%\magnification=1200
\parskip=0pt
\def\R{{\bf R}}
\def \d{{\rm d}}
\def \ep{\epsilon}
\def \( {\big( }
\def \) {\big) }
\def \gs {\lower3pt \hbox {${\buildrel > \over \sim}$}}
\def \nhy {nonhyperbolic}
\def \q {\quad}
\def \qq {\qquad}
\def \pd{\partial}
\def \pn{\par\noindent}
\def \bs{\bigskip}
\def \en{\eqno}
\def \Ref{\pn{\bf References}\bs\pn\parskip=5 pt\parindent=0 pt}
\baselineskip 0.55 cm
\def\.#1{\dot #1}
{\nopagenumbers
%\font\petit = cmr8
~ \vskip 2 truecm
{\bf \centerline {Nonhyperbolic homoclinic chaos}}
\vskip 1.5 truecm
\centerline {{\bf G. Cicogna}\footnote{$^{(*)}$}{E-mail :
cicogna@difi.unipi.it} and {\bf M. Santoprete}}
\centerline{Dipartimento di Fisica, Universit\`a di Pisa, }
\centerline{Via Buonarroti 2, Ed. B}
\centerline{I-56127, Pisa, Italy}
\vskip 2 truecm
\pn
{\bf Abstract.}
\pn
Homoclinic chaos is usually examined with the hypothesis of hyperbolicity
of the critical point. We consider here, following a (suitably adjusted)
classical analytic method, the case of non-hyperbolic points
and show that, under a Melnikov-type condition plus an additional
assumption, the negatively and positively asymptotic sets persist
under periodic perturbations, together with their infinitely many
intersections on the Poincar\'e section.
We also examine, by means of essentially the same procedure, the case of
(heteroclinic) orbits tending to the infinity; this case includes in
particular the classical Sitnikov 3--body problem.
\bs\bs\pn
PACS. no: 03.20, 05.45
\pn
{\it Keywords}: homoclinic chaos, nonhyperbolic critical point, Melnikov
theory, Sitnikov problem.
\vskip 2 truecm\pn
{\hfill To appear in Phys. Letters A}
\vfill\eject }
\pageno=2
~ \vskip 3 truecm
It is well known that perturbing homoclinic (or heteroclinic) orbits of
dynamical systems may lead to the phenomenon of transversal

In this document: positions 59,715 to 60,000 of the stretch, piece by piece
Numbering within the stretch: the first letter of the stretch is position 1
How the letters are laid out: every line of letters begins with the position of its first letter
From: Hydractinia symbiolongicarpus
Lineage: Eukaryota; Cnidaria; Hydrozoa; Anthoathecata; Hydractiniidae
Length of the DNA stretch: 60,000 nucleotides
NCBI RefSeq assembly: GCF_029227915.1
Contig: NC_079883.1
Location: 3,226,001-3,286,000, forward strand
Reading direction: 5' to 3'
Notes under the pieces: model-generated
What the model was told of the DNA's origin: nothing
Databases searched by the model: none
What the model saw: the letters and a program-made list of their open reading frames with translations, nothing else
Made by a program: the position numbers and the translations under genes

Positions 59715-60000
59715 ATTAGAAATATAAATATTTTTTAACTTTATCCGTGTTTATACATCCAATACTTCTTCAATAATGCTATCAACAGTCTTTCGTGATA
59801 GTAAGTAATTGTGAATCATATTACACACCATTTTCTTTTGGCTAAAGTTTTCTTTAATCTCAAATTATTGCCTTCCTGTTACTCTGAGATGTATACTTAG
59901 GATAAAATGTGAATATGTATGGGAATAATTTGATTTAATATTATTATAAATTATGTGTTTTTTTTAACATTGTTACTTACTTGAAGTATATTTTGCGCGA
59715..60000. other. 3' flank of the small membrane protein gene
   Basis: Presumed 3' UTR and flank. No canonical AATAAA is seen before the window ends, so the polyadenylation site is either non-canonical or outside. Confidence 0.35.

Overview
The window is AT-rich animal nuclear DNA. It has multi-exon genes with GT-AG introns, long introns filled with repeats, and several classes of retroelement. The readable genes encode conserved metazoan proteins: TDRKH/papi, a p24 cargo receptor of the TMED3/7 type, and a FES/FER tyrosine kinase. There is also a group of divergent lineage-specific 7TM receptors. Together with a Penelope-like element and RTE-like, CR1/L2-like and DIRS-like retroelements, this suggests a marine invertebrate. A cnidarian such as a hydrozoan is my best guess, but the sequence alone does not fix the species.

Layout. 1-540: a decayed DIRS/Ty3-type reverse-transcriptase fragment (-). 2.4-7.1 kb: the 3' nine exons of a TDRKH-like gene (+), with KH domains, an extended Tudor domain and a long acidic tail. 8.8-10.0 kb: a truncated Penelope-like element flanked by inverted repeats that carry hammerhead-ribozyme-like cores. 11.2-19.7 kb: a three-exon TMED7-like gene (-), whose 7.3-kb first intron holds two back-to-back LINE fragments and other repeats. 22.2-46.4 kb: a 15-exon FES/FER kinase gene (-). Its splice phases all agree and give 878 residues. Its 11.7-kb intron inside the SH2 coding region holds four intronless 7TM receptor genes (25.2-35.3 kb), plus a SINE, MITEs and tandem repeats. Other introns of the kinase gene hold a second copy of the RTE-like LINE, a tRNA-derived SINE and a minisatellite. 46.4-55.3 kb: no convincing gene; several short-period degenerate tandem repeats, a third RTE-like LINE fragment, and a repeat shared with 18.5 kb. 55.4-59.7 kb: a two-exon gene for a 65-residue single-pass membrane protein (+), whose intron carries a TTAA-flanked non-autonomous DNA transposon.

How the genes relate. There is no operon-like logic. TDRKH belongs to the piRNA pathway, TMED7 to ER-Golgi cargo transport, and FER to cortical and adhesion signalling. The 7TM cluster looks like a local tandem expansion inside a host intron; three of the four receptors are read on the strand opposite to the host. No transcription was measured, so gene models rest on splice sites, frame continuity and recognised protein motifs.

intersections of stable and unstable manifolds of the
critical point, and that this is one of the routes for the
appearance of chaos; it is also known that Melnikov method is a very
efficient analytical criterion to determine the occurrence of the intersection
of stable and unstable manifolds. It is impossible to give here even a partial
account of the vast literature on this subject, and we will
quote here only those papers [1-7] which are more strictly related to the
present approach (for a more complete list of references, see also [8]).
It can be noticed, however, that almost the totality of the papers
dealing with homoclinic chaos and Melnikov method considers only the case
of {\it hyperbolic} critical points (some exceptions will be quoted
below). We want to show here that a suitable extension of a classical and
purely analytical method, used in [5] for the hyperbolic case, can also
cover -- under suitable hypotheses -- the \nhy\ case.
For definiteness, even if more general situations could be considered,
we will deal here only with planar systems originated from unperturbed
Hamiltonians of the form
$$H={1\over 2} p^2 + V(x)\en (1)$$
We point out that this method can (and will) be applied not only to the
case of homoclinic orbits approaching \nhy\ points corresponding to some
``superquadratic'' unstable equilibrium points $x_0\in\R$ of the
unperturbed potential $V(x)$, but also to the quite different case of
(heteroclinic) orbits tending to $\pm\infty$ for
$t\to\pm\infty$ respectively, appearing in the case of potentials having
an equilibrium point at the infinity.
For the sake of concreteness, we shall provide the construction and the
proof only for the case of superquadratic stationary points, but
it will appear clear that the argument can be repeated equally well for
the other one. For what concerns the first case, we refer also to [9],
where however a completely different approach is used; the second situation
includes in particular the classical Sitnikov restricted $3-$body problem
in celestial mechanics, which has been considered in detail by Moser [4],
by means of the introduction of a singular change of coordinates
(see also [10,11]).
More specifically, we will show that the negatively
and positively asymptotic sets of the unstable equilibrium point persist